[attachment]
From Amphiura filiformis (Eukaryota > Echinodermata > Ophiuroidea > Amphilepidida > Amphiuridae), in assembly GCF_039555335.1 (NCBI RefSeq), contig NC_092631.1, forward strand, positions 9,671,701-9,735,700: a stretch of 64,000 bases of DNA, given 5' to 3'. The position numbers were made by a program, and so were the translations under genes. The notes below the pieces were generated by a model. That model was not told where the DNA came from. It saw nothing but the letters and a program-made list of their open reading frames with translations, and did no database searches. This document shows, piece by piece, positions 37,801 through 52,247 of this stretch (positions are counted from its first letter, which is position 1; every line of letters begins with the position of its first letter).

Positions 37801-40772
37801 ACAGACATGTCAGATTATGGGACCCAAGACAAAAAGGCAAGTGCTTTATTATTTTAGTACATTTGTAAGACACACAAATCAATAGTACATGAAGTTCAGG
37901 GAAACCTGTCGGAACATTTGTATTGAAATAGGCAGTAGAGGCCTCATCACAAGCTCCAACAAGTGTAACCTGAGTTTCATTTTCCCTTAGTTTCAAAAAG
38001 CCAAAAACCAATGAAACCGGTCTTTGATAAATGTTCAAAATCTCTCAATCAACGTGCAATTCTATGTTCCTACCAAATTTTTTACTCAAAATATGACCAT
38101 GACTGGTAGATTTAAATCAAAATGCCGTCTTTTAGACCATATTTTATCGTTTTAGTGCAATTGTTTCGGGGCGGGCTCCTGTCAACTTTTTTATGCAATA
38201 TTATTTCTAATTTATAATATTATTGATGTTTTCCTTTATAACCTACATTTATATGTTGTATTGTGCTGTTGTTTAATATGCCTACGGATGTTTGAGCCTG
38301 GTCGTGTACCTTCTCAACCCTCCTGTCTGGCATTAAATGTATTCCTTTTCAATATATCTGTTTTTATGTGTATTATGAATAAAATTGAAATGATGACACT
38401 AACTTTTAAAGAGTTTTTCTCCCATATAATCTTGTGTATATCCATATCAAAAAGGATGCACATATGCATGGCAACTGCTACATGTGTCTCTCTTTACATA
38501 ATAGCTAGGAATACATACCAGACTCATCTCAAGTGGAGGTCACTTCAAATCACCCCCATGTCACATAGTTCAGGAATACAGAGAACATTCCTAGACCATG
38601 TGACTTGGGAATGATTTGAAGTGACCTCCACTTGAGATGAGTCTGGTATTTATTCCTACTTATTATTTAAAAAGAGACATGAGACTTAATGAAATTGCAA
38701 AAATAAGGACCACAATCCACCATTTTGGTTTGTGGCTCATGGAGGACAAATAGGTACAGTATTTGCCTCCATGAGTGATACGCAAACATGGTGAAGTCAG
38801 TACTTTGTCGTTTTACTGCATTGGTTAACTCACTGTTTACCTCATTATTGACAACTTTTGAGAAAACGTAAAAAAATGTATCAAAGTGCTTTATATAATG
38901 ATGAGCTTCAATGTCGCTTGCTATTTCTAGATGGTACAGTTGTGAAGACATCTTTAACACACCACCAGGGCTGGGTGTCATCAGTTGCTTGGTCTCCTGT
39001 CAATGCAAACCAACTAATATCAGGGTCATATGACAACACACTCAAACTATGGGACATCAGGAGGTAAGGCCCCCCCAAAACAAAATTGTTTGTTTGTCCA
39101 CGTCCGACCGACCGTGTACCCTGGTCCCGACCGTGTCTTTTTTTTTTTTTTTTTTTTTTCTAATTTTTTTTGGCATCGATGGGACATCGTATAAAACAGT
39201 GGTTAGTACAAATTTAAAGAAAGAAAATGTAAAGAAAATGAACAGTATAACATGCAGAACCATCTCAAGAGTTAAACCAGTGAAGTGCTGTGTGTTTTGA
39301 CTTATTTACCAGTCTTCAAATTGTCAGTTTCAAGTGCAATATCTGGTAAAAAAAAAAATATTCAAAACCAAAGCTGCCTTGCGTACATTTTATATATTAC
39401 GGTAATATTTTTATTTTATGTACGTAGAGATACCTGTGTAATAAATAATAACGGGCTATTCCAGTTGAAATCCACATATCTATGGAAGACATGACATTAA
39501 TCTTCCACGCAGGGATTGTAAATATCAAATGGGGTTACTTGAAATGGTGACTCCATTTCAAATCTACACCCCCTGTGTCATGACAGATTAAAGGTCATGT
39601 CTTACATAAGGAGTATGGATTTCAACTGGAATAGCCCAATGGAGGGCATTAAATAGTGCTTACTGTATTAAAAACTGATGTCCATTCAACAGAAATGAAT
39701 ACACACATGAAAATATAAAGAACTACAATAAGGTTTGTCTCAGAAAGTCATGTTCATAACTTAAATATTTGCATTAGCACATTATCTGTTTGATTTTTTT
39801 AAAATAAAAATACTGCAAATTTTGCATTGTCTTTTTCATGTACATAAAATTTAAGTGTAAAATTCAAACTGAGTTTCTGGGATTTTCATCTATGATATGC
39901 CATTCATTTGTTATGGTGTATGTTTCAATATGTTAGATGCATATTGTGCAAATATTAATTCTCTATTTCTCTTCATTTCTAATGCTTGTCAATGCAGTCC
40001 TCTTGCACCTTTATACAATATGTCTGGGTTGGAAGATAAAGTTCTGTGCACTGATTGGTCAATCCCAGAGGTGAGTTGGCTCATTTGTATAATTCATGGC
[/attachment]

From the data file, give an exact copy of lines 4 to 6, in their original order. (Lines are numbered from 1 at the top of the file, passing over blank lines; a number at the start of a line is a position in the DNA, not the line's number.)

37901 GAAACCTGTCGGAACATTTGTATTGAAATAGGCAGTAGAGGCCTCATCACAAGCTCCAACAAGTGTAACCTGAGTTTCATTTTCCCTTAGTTTCAAAAAG
38001 CCAAAAACCAATGAAACCGGTCTTTGATAAATGTTCAAAATCTCTCAATCAACGTGCAATTCTATGTTCCTACCAAATTTTTTACTCAAAATATGACCAT
38101 GACTGGTAGATTTAAATCAAAATGCCGTCTTTTAGACCATATTTTATCGTTTTAGTGCAATTGTTTCGGGGCGGGCTCCTGTCAACTTTTTTATGCAATA